children could not; and by this little stratagem preThe trial was made-I am relating a fact—the serve my reputation for unlimited knowledge. My unfortunate boy was seized upon, a noose was adjusted first clue to the whereabouts of Ravenspur-I was round his neck, and he was triced up to the branch of going to say, but the term is improper, for it has no a tree.

whereabouts-was obtained from the encyclopædia, Just at that instant, a stag broke past with the and this gained, the rest was easy. I need not tell hounds in full cry. The hunters ran to their horses, how my pupils were unsuccessful in their search, and in the excitement, forgot to cut down the victim from not knowing how to set about it, or how my of their deviltry. One left the duty to another, and newly gained knowledge was imparted to them in all neglected it!

turn. But the subject interested me, and I have When the chase was ended, they returned to the since acquired additional particulars connected with spot: the negro was still hanging from the branch- it, which I have gathered from various sources, he was dead!

including my own recollections of the locality. There was a trial—the mere mockery of a trial. The first bit of information I obtained was, that Both judge and jury were the relatives of the Ravenspur was, but is not; that place, and a number criminals; and the sentence was, that the negro should of other ports and towns in the Holderness district of be paid for! The owner of the slave was contented Yorkshire, having been gnawed away piecemeal and with the price; justice was satisfied, or supposed to swallowed up by the German Ocean. be; and Jake had heard hundreds of white Christians, Like the celebrated • Big-bellied Ben' of our nurserywho knew the tale to be true, laughing at it as a capital days, this glutton has deliberately washed down into joke. As such, Arens Ringgold was often in the habit his maw, ports, villages, churchyards with their human of detailing it!

remains, and even churches. Like the nursery hero, You on the other side of the Atlantic hold up your he has not spared even the steeples; for, unable to hands and cry Horror!' You live in the fancy you | toss his briny arms quite so high, he has stolen away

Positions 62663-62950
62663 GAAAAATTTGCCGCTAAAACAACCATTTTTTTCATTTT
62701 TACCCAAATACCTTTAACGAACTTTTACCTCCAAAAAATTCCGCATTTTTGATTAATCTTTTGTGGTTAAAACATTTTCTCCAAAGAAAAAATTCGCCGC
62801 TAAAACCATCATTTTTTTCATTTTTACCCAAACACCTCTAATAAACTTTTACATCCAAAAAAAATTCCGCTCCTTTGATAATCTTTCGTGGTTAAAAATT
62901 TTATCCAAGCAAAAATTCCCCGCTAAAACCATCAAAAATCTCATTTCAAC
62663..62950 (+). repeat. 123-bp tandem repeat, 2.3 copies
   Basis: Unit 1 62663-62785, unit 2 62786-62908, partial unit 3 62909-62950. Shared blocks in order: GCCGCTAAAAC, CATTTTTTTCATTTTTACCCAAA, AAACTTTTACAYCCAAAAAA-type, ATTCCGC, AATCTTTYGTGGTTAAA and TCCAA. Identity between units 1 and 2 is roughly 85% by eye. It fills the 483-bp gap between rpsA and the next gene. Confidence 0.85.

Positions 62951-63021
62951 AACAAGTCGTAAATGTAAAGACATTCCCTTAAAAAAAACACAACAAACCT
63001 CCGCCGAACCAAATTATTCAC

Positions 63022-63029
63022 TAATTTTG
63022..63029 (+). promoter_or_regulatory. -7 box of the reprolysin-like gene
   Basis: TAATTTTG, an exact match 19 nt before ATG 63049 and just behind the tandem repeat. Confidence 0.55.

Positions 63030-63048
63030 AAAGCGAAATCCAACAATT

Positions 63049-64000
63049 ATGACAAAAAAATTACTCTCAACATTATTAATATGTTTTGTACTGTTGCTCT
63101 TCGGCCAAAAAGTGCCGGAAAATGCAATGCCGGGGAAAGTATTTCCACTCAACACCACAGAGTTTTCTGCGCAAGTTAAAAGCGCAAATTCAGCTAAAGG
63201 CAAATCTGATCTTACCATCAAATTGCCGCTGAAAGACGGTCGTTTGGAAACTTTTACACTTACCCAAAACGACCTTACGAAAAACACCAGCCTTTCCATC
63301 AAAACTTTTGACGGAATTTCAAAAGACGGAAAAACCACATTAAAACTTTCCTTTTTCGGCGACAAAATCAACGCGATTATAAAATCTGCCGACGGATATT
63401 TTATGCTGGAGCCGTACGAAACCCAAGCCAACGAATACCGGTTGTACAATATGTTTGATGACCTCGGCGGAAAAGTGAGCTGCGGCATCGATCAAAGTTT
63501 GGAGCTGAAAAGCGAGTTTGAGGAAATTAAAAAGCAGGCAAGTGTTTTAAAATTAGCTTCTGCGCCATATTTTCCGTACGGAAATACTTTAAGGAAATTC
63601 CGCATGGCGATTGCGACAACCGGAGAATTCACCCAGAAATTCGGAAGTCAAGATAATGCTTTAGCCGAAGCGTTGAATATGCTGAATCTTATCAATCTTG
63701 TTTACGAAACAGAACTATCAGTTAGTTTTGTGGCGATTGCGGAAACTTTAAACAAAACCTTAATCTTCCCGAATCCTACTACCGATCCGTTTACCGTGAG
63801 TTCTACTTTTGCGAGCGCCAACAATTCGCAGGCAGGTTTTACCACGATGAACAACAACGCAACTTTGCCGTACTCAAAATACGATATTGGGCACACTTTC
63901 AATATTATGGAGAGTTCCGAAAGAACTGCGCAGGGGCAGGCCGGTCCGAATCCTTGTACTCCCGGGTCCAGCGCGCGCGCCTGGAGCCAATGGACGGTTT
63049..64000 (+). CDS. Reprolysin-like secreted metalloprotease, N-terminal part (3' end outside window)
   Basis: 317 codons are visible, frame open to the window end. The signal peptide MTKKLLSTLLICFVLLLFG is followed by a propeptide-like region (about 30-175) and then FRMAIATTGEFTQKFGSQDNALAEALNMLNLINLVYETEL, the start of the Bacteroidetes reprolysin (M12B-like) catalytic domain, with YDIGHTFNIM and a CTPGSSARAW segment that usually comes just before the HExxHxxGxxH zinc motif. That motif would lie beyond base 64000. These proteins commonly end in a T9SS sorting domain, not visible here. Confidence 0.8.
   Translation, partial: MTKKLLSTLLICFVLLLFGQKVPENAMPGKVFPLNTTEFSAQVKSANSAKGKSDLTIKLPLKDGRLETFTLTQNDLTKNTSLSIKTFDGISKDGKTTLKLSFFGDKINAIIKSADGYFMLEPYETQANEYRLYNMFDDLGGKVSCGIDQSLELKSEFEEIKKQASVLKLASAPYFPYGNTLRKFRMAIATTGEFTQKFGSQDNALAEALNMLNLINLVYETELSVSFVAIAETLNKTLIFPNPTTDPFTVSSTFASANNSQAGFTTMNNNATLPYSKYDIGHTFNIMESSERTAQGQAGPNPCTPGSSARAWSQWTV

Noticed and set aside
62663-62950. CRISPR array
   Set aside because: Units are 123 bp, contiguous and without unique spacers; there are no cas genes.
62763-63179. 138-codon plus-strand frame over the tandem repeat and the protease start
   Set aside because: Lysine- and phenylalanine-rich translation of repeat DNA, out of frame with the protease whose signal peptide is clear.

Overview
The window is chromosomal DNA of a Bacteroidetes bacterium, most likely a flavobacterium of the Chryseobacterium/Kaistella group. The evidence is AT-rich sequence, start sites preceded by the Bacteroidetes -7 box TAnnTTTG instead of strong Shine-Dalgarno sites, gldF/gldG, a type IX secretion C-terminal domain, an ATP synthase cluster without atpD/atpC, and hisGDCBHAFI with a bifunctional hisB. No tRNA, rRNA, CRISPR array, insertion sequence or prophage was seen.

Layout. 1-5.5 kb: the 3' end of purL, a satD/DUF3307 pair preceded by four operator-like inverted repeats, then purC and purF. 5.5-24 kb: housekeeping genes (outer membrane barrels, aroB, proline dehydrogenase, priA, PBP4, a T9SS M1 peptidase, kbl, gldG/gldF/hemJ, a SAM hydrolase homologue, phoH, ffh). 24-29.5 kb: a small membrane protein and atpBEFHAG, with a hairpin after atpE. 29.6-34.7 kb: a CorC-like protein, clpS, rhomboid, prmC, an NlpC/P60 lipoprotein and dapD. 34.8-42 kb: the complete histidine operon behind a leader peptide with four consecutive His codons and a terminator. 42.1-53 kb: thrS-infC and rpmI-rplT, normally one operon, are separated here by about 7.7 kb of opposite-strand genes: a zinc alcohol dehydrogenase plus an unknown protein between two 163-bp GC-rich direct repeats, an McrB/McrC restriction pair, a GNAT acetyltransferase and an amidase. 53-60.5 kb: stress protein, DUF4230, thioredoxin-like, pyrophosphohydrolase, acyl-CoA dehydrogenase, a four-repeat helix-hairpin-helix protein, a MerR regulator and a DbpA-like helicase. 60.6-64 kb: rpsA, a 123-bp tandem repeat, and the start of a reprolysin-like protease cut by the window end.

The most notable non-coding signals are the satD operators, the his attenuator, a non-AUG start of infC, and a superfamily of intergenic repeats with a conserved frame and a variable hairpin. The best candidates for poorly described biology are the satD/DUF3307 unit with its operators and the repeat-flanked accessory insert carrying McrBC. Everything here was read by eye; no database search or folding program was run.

the ground from under them, and thus they became since, fifty years before, it yielded them a rental of an easy prey to his insatiable appetite. Insatiable, I L.111, 3s.- a very large sum in the good old times ; say, for the depredations of the ogre still continue; and only three years later, the monks complained that and since he is a foe against whom all valour is useless, their lands in Frismersh had also been seized by the and on whom weapons, whether offensive or defensive, same rapacious foe. Camden names Potterfleet and produce no impression, in all probability much of the Upsal, but nothing more is known of them, or of a Holderness division of Yorkshire will in the course of place called Penismerk. The places above enumera few generations disappear.

ated were all on the bank of the Humber, with the Lest this may seem too bold an assertion, let us exception of the last three, the sites of which are glance backward over a similar space of time, and tell unknown. what the sea has done, and still continues doing.

On the shores of the main ocean, towns and Poulson, in his learned and elaborate History of hamlets bearing the names of Hartburn or Auburn, Holderness, mentions a number of lost towns which, Winkton, Hornsea Beck, and Hyde or Hythe, have from records of undoubted authenticity still extant, been submerged. The luckless monks of Meaux had must have been places of considerable importance cause again to mourn the loss of tithes, for Hyde in their day. Of these, perhaps the most important paid L.30 per annum as its tithe of fish. The finny was Ravenspär. It was known by the various names tenants of the sea, could they have derived any satisof Ald Ravenser, Ravenesse, Ravensburgli, and Raven. faction from the fact, were amply avenged by their spur or Spurn. It stood in the parish of Kilnsea, and native element, which swallowed up Hyde altogether, had a neighbour named Ravenser Odd, with which it thus putting an effectual stop to its fisheries. was often confounded. Both were ports, though the Hornsea, now a pleasant and quiet watering-place, latter was a place of more recent growth, and both with something less than a thousand inhabitants, was have alike perished from the same cause. Ravenser a port in the thirteenth century, and possessed a pier Odd, supposed by some to have been an offshoot of and harbour in the reign of Queen Elizabeth; but this Ravenspur, was begun, rose into importance, and port, called Hornsea Beck, with pier and all connected perished by the encroachments of the sea within a with it, has long since disappeared. From 1546 to century and a half. As to its magnitude, nothing 1609, when the pier was destroyed, thirty-eight houses, can be ascertained; but it was so large as to excite the and as many small closes adjoining, were decayed by jealousy of the 'goodmen of Grimsby,' who envied the the flowing of the sea; and the coast, for a mile in prosperity of their opposite and rival neighbour on length, had during the same period suffered an average the lumber, little deeming how soon that arm of the annual diminution of four yards. sea would avenge their grievances, by swallowing up The appetite of this sea for churches rivals that every vestige of their opponent.